The Reader

Debut Novel, “The Reader,” Is a Bestseller

This highly readable young adult novel is compulsively readable and gripping, despite some questionable themes that might disturb some readers.

Aunt Nin is all Sefia has left. Her mother died years ago. Her father was brutally murdered. That was six years ago and since then Nin has taken care of her. They survive on what they can hunt and steal, always staying a few steps ahead of the authorities.

As careful as the pair is, it is impossible to hide forever. An assassin finds Nin and takes her hostage. Sefia knows that she has an object of great value, left to her by her parents. If she hands it over, perhaps she could save Nin, but as she follows the kidnappers, she realizes that this object is a book and holds secrets that should never fall into the hands of such evil beings. With the help of a mute, abused boy Sefia tracks Nin, plotting revenge. Along the way, she discovers that she possesses undreamt of powers that enable her to read a person’s past.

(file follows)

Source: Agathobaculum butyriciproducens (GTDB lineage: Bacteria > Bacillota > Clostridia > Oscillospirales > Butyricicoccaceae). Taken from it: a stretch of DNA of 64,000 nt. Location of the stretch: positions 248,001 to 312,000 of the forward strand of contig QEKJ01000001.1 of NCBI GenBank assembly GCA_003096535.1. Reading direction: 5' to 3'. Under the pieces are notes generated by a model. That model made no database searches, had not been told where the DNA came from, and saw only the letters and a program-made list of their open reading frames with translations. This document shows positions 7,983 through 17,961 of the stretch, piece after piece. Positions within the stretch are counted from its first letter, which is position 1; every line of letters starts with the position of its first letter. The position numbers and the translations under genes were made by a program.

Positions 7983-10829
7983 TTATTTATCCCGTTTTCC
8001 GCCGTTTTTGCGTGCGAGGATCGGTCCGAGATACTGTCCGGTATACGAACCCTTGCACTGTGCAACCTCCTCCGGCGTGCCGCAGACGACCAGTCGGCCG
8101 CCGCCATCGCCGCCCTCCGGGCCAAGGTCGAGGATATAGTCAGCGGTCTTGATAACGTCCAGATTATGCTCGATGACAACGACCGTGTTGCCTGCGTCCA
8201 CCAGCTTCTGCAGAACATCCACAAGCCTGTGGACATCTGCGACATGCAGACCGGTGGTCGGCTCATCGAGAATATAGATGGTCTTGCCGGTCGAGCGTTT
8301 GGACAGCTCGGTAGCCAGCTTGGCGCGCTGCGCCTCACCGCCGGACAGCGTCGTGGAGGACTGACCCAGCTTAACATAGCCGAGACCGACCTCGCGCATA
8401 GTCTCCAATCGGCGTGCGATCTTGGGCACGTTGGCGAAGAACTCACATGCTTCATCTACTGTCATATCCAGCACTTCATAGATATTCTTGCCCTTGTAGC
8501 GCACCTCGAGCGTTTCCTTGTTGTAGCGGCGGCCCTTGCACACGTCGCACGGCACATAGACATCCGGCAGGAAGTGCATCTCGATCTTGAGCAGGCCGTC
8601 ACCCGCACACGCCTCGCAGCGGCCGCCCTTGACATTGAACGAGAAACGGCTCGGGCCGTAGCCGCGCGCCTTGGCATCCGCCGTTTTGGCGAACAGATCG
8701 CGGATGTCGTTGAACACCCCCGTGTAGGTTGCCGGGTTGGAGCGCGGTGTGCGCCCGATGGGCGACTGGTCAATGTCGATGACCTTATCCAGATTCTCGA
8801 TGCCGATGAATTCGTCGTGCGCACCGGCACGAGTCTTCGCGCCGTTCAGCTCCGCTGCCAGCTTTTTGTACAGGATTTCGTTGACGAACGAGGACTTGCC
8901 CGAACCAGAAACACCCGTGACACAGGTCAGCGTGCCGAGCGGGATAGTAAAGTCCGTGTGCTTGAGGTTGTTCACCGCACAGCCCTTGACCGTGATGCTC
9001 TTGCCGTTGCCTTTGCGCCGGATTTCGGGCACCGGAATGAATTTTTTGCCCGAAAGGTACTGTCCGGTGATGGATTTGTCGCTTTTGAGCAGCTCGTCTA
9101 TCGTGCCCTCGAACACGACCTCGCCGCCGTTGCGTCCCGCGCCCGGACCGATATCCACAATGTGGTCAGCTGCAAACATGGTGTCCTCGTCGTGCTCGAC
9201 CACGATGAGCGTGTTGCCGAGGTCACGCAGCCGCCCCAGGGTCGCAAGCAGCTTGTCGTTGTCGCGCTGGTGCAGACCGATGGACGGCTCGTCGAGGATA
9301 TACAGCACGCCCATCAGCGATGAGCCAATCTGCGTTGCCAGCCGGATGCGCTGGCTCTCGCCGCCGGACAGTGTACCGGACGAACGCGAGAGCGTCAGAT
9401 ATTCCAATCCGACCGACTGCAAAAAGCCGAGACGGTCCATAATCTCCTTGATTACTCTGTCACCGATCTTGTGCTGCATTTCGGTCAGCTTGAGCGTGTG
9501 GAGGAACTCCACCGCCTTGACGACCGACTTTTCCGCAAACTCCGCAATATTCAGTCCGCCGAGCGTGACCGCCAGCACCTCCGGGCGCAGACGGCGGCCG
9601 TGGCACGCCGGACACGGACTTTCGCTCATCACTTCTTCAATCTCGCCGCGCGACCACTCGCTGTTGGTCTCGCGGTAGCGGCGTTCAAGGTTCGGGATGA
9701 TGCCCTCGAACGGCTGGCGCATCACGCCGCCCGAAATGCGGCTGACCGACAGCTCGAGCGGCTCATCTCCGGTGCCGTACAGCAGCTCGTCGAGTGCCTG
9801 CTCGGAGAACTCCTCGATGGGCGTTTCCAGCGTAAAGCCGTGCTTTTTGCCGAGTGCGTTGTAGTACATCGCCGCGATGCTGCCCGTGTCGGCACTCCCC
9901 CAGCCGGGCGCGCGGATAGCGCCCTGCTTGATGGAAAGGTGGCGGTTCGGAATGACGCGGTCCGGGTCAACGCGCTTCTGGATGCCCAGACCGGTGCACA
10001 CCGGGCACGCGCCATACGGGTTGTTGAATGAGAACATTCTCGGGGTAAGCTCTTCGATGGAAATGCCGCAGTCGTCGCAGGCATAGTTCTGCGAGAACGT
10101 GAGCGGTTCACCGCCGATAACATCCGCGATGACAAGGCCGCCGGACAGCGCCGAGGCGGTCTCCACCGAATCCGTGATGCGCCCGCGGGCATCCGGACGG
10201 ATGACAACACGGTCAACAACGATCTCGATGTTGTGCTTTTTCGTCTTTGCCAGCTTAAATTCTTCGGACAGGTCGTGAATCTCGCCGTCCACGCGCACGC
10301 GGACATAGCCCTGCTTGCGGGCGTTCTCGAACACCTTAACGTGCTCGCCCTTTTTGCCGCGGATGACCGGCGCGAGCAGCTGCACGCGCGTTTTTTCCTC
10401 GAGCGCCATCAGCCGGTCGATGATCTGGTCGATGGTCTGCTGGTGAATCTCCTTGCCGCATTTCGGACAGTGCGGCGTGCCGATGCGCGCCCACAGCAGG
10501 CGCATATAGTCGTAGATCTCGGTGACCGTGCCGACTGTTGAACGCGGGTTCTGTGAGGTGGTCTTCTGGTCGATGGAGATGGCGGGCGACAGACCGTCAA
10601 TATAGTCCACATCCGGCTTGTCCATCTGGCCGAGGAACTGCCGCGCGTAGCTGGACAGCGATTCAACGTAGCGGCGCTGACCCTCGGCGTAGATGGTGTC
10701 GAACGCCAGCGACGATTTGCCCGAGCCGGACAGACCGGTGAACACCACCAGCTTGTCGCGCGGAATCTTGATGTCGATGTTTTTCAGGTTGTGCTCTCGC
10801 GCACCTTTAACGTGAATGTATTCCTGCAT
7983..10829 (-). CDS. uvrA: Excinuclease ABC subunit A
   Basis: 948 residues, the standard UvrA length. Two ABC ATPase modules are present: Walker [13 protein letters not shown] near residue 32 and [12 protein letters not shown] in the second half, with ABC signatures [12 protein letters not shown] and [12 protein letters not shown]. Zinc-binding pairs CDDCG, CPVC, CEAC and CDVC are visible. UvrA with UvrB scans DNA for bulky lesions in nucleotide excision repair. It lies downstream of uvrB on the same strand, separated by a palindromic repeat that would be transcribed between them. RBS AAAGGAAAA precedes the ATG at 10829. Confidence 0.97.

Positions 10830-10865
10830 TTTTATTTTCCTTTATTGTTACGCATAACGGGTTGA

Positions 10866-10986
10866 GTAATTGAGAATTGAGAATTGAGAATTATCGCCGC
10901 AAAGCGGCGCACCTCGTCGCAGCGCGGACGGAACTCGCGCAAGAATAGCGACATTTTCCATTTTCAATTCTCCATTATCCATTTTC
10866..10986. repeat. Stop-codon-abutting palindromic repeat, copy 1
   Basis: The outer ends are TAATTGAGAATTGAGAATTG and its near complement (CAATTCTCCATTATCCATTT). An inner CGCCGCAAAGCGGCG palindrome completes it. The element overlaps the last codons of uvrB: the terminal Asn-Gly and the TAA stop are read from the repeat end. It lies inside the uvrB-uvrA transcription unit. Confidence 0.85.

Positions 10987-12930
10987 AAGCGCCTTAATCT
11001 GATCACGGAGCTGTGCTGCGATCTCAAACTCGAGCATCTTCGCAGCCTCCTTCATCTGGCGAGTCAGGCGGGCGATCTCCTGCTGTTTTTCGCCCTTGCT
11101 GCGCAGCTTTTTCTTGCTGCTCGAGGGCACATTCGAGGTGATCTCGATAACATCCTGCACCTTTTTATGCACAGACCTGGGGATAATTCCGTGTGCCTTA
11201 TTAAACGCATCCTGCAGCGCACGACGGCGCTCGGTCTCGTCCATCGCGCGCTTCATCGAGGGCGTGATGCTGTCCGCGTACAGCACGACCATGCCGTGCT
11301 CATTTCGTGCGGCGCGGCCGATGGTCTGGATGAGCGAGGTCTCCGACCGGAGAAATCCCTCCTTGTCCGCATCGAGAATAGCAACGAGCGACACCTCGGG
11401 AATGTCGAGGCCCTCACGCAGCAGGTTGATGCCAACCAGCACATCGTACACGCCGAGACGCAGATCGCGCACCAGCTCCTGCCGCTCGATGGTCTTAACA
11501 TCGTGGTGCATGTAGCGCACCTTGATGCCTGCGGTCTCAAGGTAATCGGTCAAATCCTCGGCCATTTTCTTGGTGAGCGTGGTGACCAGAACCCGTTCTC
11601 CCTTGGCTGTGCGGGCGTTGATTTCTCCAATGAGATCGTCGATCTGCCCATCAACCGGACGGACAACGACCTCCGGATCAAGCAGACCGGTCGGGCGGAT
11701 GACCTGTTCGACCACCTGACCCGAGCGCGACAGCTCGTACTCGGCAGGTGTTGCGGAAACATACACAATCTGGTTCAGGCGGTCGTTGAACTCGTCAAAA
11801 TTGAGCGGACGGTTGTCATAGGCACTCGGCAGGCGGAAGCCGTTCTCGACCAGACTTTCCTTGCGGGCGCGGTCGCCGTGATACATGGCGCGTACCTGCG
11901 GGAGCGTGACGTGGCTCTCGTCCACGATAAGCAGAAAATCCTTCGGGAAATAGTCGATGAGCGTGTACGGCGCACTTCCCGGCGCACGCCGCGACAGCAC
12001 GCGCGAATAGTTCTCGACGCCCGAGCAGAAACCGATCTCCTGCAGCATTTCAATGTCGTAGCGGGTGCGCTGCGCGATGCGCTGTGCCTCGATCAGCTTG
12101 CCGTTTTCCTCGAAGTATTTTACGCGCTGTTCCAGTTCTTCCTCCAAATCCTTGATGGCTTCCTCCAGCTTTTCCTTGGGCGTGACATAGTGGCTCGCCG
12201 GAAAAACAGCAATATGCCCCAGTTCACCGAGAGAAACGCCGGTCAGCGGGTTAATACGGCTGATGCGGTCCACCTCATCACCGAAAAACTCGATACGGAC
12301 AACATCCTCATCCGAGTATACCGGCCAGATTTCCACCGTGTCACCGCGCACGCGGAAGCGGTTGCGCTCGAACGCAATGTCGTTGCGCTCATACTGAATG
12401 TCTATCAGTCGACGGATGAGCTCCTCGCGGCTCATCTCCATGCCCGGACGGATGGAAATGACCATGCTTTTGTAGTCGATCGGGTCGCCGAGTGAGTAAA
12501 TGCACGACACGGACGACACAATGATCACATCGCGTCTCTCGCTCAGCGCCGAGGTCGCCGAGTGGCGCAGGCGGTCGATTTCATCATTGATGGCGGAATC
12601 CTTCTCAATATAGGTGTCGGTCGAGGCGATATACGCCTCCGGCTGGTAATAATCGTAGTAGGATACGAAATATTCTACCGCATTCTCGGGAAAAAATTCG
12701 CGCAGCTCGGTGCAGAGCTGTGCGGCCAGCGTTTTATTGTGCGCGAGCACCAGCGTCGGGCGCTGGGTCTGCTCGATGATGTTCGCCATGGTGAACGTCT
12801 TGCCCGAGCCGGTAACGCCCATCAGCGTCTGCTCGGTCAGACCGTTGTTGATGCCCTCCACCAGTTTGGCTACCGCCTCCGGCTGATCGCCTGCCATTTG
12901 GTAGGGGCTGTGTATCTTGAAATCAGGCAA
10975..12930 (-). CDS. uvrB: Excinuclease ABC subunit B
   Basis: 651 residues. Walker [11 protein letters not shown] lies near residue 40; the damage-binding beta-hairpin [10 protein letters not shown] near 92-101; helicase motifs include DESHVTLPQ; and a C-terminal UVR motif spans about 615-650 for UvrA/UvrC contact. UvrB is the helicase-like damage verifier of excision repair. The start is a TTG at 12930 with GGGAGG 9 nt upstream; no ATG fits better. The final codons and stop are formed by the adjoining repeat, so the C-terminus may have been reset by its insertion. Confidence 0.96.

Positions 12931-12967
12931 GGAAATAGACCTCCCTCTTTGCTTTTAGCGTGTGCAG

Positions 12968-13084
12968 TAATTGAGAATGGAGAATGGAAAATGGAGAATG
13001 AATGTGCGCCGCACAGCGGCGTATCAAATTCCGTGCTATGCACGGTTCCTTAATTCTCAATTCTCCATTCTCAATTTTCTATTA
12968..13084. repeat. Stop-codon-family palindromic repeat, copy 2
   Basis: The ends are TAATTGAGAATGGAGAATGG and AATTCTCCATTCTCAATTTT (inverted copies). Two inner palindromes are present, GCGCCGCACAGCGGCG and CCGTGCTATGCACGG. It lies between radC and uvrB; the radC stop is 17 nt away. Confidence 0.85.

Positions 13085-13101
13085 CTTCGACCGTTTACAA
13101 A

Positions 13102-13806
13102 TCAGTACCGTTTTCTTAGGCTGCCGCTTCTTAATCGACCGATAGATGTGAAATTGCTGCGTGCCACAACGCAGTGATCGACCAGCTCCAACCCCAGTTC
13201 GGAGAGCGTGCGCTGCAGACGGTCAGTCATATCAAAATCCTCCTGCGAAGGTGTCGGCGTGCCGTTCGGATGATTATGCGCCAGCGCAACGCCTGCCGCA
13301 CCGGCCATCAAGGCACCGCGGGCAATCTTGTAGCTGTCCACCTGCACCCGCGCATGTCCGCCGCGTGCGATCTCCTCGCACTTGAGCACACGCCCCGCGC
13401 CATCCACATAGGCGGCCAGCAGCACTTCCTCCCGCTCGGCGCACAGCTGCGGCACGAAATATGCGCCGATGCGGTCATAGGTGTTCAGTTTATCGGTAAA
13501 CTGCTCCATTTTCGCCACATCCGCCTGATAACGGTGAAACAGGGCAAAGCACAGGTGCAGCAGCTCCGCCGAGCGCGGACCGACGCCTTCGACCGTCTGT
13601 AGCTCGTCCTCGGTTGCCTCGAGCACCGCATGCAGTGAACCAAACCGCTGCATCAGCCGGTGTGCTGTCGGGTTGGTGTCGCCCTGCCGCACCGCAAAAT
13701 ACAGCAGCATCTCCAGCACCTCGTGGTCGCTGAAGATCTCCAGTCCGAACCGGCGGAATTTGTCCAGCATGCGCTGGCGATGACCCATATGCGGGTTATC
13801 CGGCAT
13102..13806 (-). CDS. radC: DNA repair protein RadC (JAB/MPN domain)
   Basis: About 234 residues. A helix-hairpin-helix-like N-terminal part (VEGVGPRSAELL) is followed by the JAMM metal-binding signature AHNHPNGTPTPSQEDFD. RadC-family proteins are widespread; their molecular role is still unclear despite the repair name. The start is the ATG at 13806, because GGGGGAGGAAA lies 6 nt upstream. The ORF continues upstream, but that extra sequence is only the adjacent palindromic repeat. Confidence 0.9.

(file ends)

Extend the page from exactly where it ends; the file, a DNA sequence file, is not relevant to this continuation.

Traci Chee’s first young adult novel is well-written and riveting. Encompassing three intertwined plots, The Reader explores the world of Kelanna, where books are forbidden and pirates have more integrity than rulers. Sefia is a courageous heroine with a conscience that weighs her desire for revenge against her respect for human life. Sadly, like many contemporary young adult novels, this first in the Sea of Ink and Gold series has its fair share of violence and a couple of mildly passionate kisses. Characters are savagely killed throughout the book, and young boys are forced to fight to the death. An instance of cannibalism (for survival at sea) is never overtly condemned, though the culprits do die a terrible death themselves. A pirate kills a colleague, presumably to save her the trouble of committing suicide. If only the author had toned down the gratuitous violence, this book would have been a worthwhile read.

This review originally appeared at Mercatornet.com, and is reprinted with permission.

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